Jewellery collections named after stunningly beautiful pockets of woodlands local to Yalding, Kent

Charlotte's favourite past time is walking with her husband and 2 dogs exploring the Kent countryside and so she has named all her creations after local woods which is a source of her inspiration for her jewellery.

Many of the woods you can explore for yourself if you find yourself visiting Kent. Kent.

Amsbury Wood is in the neighbouring village of Hunton and if you are walking the Greensand Way, then you pass through this ancient woodland. The Greensand Way offers outstanding days out for long distance walkers tackling the whole route from Haslemere, in Surrey, through to Hamstreet, in Kent and is named after the sandstone ridge, which crosses Hampshire, Surrey and Kent – one of a series of ridges running west to east across South East England.  During Covid 2021 Charlotte walked the entire length of the Kent Greensand Way.

Beech Wood is one of 5 smaller woods which join together near Nettlestead Green.  The bluebells are stunning in the Spring and the Hop Pole pub does good Sunday Roasts .  The Beech Wood range encompasses bangles and cuffs with the Kara Jewellery unique tree bark texture.

The beautiful Cinderhill Wood is found in the village of Matfield, just outside Tonbridge.  A network of paths and bridleways crisscross through the heathlands and grasslands, woodland and streams and is a haven for birdlife.  A total of 60 bird species can be seen at Cinderhill, including the Turtle Dove which possesses its own Biodiversity Action Plan.

The green woodpecker can be seen searching for insects, and Kestrels can be seen hovering over their prey. Willow tits dart in and out of the streamside woodland as they build their nests in the snags of deadwood. Many reptiles also make a home at Cinderhill, including slow worm, common lizard, and the adder.  There is a car park for anyone wishing to visit this beautiful English woodland.

 

Small, dainty, tree bark textured leaves which have been handcarved before being cast, make up the Greybury Wood Collection.  Greybury Wood is around a 20 minutes walk from Yalding.  Up a steep hill, which keeps Charlotte fit, and over fields with the most amazing views across the Garden of England.  The woods themselves are a favourite for walking the dogs and picking chestnuts.  It is a great place in early autumn to collect the prickly sweet chestnuts which are ideal props for a jewellery photo shoot.

Henhurst Wood is only small and is one of the frequent woods we visit on our walks with the dogs as it forms an easy 45 minute walk through the fields surrounding our house and is a favourite route to take after the first frosts so we can pick some sloes to make our own sloe gin! My favourite sloe gin recipe is the River Cottage recipe. I’ve also tried it with damsons.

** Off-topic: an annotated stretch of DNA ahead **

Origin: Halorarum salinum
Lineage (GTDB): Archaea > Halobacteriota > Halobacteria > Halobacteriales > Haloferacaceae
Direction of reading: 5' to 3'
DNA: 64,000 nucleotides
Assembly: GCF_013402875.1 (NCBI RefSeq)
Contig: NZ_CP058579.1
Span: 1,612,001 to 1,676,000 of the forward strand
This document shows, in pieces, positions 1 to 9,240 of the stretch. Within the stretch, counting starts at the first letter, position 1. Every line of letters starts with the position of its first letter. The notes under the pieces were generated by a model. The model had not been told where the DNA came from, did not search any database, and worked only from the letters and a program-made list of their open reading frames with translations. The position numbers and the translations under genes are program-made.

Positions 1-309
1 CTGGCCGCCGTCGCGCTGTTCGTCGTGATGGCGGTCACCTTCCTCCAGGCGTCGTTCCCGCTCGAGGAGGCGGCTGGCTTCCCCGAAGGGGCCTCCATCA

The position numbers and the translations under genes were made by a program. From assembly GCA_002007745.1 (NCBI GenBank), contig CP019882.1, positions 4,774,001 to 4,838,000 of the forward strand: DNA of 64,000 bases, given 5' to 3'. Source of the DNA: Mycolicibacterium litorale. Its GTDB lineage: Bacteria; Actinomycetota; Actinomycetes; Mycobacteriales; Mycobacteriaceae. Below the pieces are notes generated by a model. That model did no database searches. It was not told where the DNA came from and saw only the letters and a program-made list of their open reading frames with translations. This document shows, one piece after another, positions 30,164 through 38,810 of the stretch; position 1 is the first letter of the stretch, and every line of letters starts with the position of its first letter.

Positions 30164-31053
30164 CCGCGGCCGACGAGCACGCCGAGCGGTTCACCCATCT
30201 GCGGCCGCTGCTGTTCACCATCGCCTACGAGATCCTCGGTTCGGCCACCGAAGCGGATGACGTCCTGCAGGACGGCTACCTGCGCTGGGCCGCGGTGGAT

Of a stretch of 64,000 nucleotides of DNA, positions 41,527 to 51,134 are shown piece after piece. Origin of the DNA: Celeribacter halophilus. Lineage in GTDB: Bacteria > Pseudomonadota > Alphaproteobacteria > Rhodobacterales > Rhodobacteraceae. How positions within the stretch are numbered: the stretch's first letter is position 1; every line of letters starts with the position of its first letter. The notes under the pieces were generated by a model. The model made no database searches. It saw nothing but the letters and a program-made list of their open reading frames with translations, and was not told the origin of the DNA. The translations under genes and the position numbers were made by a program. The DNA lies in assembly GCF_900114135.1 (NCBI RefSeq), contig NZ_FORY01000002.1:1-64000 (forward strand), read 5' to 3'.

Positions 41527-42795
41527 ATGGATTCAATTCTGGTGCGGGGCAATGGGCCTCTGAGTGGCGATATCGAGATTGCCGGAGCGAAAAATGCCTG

Quarry Wood is another beautiful wood near Yalding, especially when the bluebells are out in the Spring. It is is a tranquil reserve, looked after by Kent Wildlife Trust and comprises ancient mixed woodland. The south side of the reserve has mature oak and beech and between here and the old ragstone quarry - ash and sycamore can be found in the long damp valley. There are marked walking paths and it’s well worth a visit if you are in the area and there is an excellent pub The Tickled Trout which is run by the winery Hush Heath Estate.

All her tree bark textured rings are part of the Trap Wood Collection and each style of ring is named after a tree.  Trap Wood is another small wood next door to Henhurst Wood near Yalding, Kent.  Many years ago Yalding used to be a major hop growing region with families coming down from London to stay in hoppers huts for the summer to pick the hops.  With the changing of the times the local farms have changed to soft fruit growing under polytunnels.  Small woods like Trap Wood are very  important to keep the balance between nature and farming and to support the local wildlife. 

Waregraves Wood is a collection of tree bark textured gifts and tableware.  Walks along the River Medway are to be treasured for their natural beauty, peace and tranquility.  Waregrave’s Wood is between Wateringbury and Teston and provides some shade on a hot summer’s day. Teston Bridge Country Park combines 32 acres of grazed meadow, river walks, a children’s play area and of course the picturesque 14th century Teston Bridge. This country park makes the most of its beautiful natural setting on the banks of the Medway and is an ideal place to bring a picnic.

Hope you've enjoyed your tour of some of the local woods surrounding Yalding!